Our Powerbook issue might be viewed as a case study in the new-power transition. This annual book of lists provides information on leading businesses, nonprofits and universities in the state. Most of the featured companies are entrenched power players now pursuing more flexible and less hierarchical approaches to doing business. Law firms, for example, are adopting new technologies and fee structures to make legal services more accessible and affordable.

This month we also take a look at a controversial new U.S. Securities and Exchange Commission rule requiring public companies to disclose the median pay of workers, as well as the ratio between CEO and median-worker pay. 

Part of the 2010 Dodd-Frank financial reform law, the rule will compel public companies to be more open about employee compensation, with the assumption that greater transparency will improve corporate performance and, perhaps, help address one of the major challenges of our time: income inequality.

New power is not only about strategy and tactics, the Harvard Business Review authors say. “The ultimate questions are ethical. The big question is whether new power can genuinely serve the common good and confront society’s most intractable problems.”

That sounds like a call to arms. Or a New Year’s resolution. Old power or new, the goals are the same: to be a force for positive change in the world. Happy 2015!

— Linda


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Corner Office: Pam Edstrom

January-Powerbook 2015
Saturday, December 13, 2014

Seven tidbits of information from an agency partner and co-founder of Waggener Edstrom in Lake Oswego.


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Behind the curtain: What students should know about accreditation and rankings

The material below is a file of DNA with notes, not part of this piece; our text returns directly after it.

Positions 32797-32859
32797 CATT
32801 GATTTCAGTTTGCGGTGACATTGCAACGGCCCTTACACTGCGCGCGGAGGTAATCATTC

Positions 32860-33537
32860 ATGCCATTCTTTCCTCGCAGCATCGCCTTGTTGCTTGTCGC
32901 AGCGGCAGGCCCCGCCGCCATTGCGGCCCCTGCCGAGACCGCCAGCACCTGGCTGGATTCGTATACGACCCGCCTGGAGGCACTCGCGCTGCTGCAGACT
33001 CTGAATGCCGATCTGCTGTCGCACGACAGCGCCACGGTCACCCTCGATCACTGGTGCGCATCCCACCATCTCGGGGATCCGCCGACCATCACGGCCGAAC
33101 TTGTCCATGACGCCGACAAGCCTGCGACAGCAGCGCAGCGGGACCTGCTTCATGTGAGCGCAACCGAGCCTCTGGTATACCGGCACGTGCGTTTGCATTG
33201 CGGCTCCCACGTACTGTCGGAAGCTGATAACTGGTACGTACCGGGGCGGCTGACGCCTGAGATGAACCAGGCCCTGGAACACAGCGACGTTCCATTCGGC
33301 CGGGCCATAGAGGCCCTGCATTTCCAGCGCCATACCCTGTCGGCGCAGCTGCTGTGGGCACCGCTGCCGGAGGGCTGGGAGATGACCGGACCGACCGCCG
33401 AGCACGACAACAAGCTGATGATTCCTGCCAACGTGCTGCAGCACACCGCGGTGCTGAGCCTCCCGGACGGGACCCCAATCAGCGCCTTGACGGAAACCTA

Contributed Blogs
Thursday, December 04, 2014
120414-edurating-thumbBY DEBRA RINGOLD | OP-ED CONTRIBUTOR

How important are institutional and/or program evaluations provided by third parties in selecting a college or university program?


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Downtime

November/December 2014
Wednesday, October 22, 2014
BY JESSICA RIDGWAY

Bob Dethlefs, CEO of Evanta, balances work and play.


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Legislative Preview: A Shifting Balance

January-Powerbook 2015
Thursday, December 11, 2014
BY APRIL STREETER

Democratic gains pave the way for a revival of environment and labor bills as revenue reform languishes.


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Reimagining education to solve Oregon's student debt and underemployment problems

News
Thursday, November 13, 2014
carsonstudentdept-thumbBY RYAN CARSON | OP-ED CONTRIBUTOR

How do we skill up our future technology workforce in a smart way to take advantage of these high-paying jobs? The answer shouldn’t focus only on helping people get a bachelor’s degree.


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Corner Office: Steve Tatone

January-Powerbook 2015
Saturday, December 13, 2014

Seven tidbits about the president and CEO of AKT Group.